That's a pantload of money in the greater scheme of things.
Shortly after he took that job, I had to start dipping into the savings to pay the mortgage. We started using our credit cards again to buy stuff like groceries and gas, which we normally would never do. Jess had expenses in the form of her trips to Germany and England, both of which we signed on for when the money was better. The cost of gas skyrocketed, and it began to cost us, and I'm not joking here, $500 a month just to get to our jobs.
Drip by drop the buckets filled and now we're having a tremendous time. The entire time I have been picking up side jobs, a few print design jobs, worked for Rebel to barter the fees off so Jess could go to camp for free (and admittedly, had the time of my LIFE!), and cried at Doug the whole time that he needed to get a part time job, because he has every Wednesday free.
I've been so stressed out about this that I wake up hyperventilating in the middle of the night. I turned into a Shrieking Cassandra thing on Doug a few weeks ago, wrote out what we owe, what we pay out, and how we're basically screwed. He finally got it.
We decided a few weeks ago that the money coming into the house wasn't sufficient enough for us to stay living here so we started looking at selling the house. And I know I said I'd never move, but the cost of heating this place, the size of it, and what it costs us for a mortgage every month is an albatross. We can buy something else in the regional school district for $230k and totally not have to get consumed by what it costs to live here.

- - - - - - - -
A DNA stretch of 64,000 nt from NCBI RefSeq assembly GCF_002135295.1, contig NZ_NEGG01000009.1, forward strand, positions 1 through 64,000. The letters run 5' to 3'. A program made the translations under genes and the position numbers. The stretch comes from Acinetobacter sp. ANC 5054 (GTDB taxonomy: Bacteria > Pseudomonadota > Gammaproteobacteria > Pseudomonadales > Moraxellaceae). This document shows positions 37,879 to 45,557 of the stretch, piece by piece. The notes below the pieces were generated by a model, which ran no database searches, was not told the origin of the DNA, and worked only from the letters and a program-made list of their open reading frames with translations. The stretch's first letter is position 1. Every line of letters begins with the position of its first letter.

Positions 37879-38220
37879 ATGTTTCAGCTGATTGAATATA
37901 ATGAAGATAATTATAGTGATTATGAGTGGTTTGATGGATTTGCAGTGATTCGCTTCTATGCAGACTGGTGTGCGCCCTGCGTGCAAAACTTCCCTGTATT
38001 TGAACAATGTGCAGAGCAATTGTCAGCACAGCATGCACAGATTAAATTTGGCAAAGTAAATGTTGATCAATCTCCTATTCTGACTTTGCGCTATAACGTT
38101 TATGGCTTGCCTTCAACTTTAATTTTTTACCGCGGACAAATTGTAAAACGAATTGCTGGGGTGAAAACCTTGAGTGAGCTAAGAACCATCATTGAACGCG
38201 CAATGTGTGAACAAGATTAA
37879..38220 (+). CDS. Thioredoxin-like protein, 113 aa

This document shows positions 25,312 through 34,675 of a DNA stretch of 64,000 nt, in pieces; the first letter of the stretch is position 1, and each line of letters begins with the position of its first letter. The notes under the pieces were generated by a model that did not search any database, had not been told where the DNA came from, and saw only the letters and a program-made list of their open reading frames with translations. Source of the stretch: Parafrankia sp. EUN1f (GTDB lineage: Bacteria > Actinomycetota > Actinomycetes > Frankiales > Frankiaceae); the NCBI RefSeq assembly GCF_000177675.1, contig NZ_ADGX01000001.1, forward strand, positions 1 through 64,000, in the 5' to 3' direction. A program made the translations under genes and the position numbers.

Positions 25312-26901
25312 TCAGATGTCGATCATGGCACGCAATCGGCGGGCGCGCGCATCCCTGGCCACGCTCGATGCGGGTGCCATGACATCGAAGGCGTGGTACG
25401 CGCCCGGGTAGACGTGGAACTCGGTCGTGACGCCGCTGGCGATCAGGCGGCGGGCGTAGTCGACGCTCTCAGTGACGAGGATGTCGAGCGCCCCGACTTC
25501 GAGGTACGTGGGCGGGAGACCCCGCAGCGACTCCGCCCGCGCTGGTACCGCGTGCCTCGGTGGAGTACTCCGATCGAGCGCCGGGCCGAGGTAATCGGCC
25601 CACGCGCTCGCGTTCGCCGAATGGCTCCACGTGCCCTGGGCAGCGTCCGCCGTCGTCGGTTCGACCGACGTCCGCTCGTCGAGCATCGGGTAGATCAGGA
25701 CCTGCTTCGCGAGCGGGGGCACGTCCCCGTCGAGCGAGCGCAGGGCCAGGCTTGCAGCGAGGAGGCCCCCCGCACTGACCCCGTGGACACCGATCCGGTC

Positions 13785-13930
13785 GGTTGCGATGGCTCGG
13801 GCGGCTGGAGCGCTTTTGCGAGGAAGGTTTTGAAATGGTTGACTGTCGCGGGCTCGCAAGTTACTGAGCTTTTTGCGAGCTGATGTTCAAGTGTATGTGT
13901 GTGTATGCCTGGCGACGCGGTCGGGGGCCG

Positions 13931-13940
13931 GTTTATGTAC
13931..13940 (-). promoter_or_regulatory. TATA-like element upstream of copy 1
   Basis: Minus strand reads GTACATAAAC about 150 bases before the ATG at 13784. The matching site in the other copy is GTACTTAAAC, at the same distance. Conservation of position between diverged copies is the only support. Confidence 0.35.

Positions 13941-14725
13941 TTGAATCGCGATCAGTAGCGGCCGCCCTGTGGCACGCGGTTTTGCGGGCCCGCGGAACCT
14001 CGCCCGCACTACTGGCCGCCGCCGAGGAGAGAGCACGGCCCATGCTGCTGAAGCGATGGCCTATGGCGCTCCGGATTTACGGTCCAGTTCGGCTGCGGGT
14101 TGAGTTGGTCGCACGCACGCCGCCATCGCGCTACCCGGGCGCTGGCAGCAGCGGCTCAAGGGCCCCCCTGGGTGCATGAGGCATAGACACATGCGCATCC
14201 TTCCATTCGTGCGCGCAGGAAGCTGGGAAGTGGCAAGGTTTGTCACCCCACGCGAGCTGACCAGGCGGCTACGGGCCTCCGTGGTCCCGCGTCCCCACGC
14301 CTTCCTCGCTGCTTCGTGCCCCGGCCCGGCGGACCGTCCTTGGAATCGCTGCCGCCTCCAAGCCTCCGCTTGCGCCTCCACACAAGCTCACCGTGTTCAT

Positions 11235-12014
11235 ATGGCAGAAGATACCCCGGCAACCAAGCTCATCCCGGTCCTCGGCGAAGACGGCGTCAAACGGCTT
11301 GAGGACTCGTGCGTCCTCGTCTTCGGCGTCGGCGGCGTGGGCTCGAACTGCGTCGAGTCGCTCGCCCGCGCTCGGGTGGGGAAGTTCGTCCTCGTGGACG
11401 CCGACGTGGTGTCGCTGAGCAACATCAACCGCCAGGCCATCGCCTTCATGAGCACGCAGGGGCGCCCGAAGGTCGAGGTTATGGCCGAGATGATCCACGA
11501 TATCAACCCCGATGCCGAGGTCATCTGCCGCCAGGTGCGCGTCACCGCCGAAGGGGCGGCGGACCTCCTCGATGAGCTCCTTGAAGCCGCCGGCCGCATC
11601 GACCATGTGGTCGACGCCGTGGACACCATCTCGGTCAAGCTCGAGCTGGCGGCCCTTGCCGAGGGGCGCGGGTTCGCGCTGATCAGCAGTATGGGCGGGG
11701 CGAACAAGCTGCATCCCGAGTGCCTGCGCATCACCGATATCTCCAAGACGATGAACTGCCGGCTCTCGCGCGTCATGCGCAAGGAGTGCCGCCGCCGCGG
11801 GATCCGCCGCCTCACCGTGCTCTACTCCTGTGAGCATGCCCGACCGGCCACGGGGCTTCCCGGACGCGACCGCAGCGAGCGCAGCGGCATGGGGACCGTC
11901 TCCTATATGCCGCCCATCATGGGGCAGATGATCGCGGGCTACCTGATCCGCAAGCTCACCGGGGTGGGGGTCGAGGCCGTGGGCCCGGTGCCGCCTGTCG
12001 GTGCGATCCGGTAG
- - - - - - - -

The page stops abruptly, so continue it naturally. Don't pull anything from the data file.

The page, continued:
But we can't sell the house.
Home values in our area (like most everywhere else) have dropped so far that we wouldn't make enough money on it to pay off the mortgage that we currently owe (ie: we owe $363k and if we were lucky right now we'd get about $350k for a house we paid $415k for. How lovely).
Doug started looking for per diem or part time work but is not finding any. My web design side jobs have pretty much stopped. I have one that I'm working on but am having a really hard time doing because I can't figure out the whole online bill pay portion of the job that they want done.
Tomorrow, Doug has a job interview.
He doesn't want to go back to doing speech therapy, but the reality is that there are jobs in the field and they pay a hell of a lot more than what he's getting now. And, on top of that, there are jobs closer to home.
He took his job in Boston in 2007 to get his foot in the door at a big city hospital and to get experience in a different field, to make him more marketable as perhaps a rehab director or manager... but 18 months later there are no jobs for him to step into.
So he's interviewing in a local town, which would cut his commute down to 20 minutes instead of the hour or more it takes him to get to the city. No more paying to park, no more filling the gas tank every week... he can go back to the every other. Combined with the drastic drop in gas prices in the past couple of months, and a salary close to what he was making when we bought this house, we'll be fine. But if he doesn't get this job, I'm not sure what we're going to have to do here.
On that sunny and cheery note, off to work! Yay! I am thankful that I have a job to go to, and that Doug does too. I keep telling myself it could be worse, and like good friends I know I feel thankful that we're healthy and well because we seriously could be one medical diagnosis away from homelessness.
More later -- I have more to say and ponder on the subjects at hand. But I have to get the boy to school on time.